For most of us, trouble with plastic at sea tends to mean getting a plastic bag caught around a propeller or having one block a water intake.
However, a recent United Nations environmental programme report known as Yearbook for 2011 paints a gloomy picture on a rather larger scale. Describing plastics "lost" in the marine world as "the world's new toxic time-bomb", the report lists a litany of problems likely to flow from our discarded waste.
These include the reasonably well known: entangling wildlife, or being mistaken for food; and the one that has just been discovered: the fact that floating plastics accumulate and concentrate chemicals such as polychlorinated biphenols (PCBs) and the pesticide DDT (and that these then make their way in to the food chain, affecting birds, marine mammals and, of course, humans).
The problem appears to be that, while plastic doesn't biodegrade, it does something far worse: it "photo-degrades". This is a process by which the various plastics are broken down by sunlight into smaller and smaller pieces, all of which are still plastic polymers.
These eventually become individual molecules of plastic: totally invisible and yet still too tough for anything to safely digest.
As with most forms of pollution, things have been getting worse over the last half a century or so as the world has become more industrialised and more countries that were once very poor become more affluent (think China, India, the economies of Southeast Asia).
As more and more of our world becomes made of plastic, more of it finds its way into the sea (according to the UN report, about 80 per cent of marine debris doesn't come from the sea at all but from land).
Major contributors are tourism-related litter at the coast (including litter left by beach goers such as food and beverage packaging, cigarettes and plastic beach toys); and sewage-related debris (garbage such as street litter, condoms and syringes discharged directly into the sea or rivers during heavy rainfall or from waste water outlets).
The other 20 per cent consists mainly of fishing-related debris (including fishing lines and nets, fishing pots and strapping bands from bait boxes that are lost accidentally by commercial fishing boats or are deliberately dumped into the ocean); and wastes from ships and boats (including garbage accidentally or deliberately dumped overboard).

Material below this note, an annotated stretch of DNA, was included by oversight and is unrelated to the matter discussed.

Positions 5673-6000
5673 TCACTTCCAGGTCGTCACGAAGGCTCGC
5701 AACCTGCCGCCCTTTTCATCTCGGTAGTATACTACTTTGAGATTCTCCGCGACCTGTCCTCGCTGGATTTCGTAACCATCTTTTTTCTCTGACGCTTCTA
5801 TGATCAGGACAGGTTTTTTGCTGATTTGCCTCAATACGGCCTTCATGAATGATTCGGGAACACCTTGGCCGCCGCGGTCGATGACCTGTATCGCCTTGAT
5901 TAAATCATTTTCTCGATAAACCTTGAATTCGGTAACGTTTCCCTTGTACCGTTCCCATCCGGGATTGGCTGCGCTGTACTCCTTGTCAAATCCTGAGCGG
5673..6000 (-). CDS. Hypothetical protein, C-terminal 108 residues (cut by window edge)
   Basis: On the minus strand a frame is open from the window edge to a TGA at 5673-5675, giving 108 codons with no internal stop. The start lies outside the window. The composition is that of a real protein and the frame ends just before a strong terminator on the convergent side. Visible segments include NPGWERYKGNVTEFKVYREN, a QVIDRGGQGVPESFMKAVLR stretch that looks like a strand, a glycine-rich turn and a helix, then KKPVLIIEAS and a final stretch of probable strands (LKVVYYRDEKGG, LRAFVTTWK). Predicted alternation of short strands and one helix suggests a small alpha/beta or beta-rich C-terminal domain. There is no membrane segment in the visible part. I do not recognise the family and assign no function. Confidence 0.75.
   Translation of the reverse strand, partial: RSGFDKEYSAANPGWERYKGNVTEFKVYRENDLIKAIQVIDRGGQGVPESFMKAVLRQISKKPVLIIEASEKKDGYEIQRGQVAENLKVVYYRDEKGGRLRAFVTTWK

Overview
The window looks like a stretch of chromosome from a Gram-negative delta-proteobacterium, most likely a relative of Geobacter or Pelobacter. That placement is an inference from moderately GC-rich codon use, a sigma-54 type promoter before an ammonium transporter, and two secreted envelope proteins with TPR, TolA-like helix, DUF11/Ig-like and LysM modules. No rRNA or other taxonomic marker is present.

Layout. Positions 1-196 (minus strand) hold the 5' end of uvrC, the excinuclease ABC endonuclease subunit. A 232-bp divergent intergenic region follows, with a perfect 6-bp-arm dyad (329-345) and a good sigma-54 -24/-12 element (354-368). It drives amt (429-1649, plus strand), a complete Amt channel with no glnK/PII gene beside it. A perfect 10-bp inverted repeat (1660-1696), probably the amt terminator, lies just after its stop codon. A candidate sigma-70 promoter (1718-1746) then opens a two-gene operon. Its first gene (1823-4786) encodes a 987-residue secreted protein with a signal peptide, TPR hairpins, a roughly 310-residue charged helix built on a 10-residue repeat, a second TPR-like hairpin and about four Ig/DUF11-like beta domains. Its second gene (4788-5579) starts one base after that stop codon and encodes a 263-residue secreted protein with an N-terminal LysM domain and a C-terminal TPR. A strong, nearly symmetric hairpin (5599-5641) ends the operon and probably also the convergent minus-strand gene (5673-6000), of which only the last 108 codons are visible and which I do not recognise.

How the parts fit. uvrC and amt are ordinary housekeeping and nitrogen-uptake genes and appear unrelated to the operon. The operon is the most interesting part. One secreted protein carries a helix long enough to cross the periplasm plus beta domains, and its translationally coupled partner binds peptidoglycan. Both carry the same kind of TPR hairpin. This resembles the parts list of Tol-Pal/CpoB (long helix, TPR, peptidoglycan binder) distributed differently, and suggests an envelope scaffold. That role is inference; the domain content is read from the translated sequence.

In many places, all this harmful waste remains scattered and diverse. However, in our part of the world, the Pacific, the various currents conspire to attract vast amounts of this discarded plastic debris in an area known as the central Pacific gyre. Also commonly referred to as the Great Pacific Garbage Patch or the Pacific Trash Vortex, it lies in the central North Pacific Ocean, roughly between 135°-155°W and 35°-42°N.
Estimates of its size vary but, according to Curtis Ebbesmeyer, one of the world's leading flotsam experts, it is the size of a continent.
It is here that much of our knowledge on the dangers of discarded plastics originates as, as the size of the problem has become apparent, scientists have flocked to the area to study its effects. Unfortunately, they appear to be far worse than anyone first imagined. One of those who frequently ventures into the area aboard the oceanographic research vessel Alguita is Captain Charles Moore. He is one of those warning about what he calls "the darker side" of our plastic pollution.
"As these fragments float around, they accumulate the various non water-soluble poisons we manufacture," he says. "It turns out that these plastic polymers are sponges for DDT, PCBs and nonylphenols - oily toxics that don't dissolve in seawater. They can accumulate at up to one million times the level of these poisons floating in the water.
"These are not like heavy metal poisons, which affect the animal that ingests them directly. Rather, they are what might be called 'second generation' toxic waste."
Moore says this is because animals, including we humans, have evolved receptors for elaborate organic molecules called hormones. These regulate brain activity and reproduction.
"Hormone receptors cannot distinguish these toxics from the natural estrogenic hormone, estradiol and, when the pollutants dock at these receptors instead of the natural hormone, they have been shown to have a number of negative effects in everything from birds and fish to humans."
Moore, who believes the issue of hormone disruption is becoming one of the biggest environmental issues of the 21st century, points out that hormone disruption has been implicated in lower sperm counts and higher ratios of females to males in both humans and animals.
"Unchecked, this trend is a dead end for any species."
Perhaps the most disturbing issue is that problem appears virtually, if not actually, unfixable.
Moore says it would be easier to vacuum every square inch of the entire United States than to clean up the "Garbage Patch".
"The plastic patch is larger than the US and the fragments are mixed below the surface to a depth of at least 30 metres."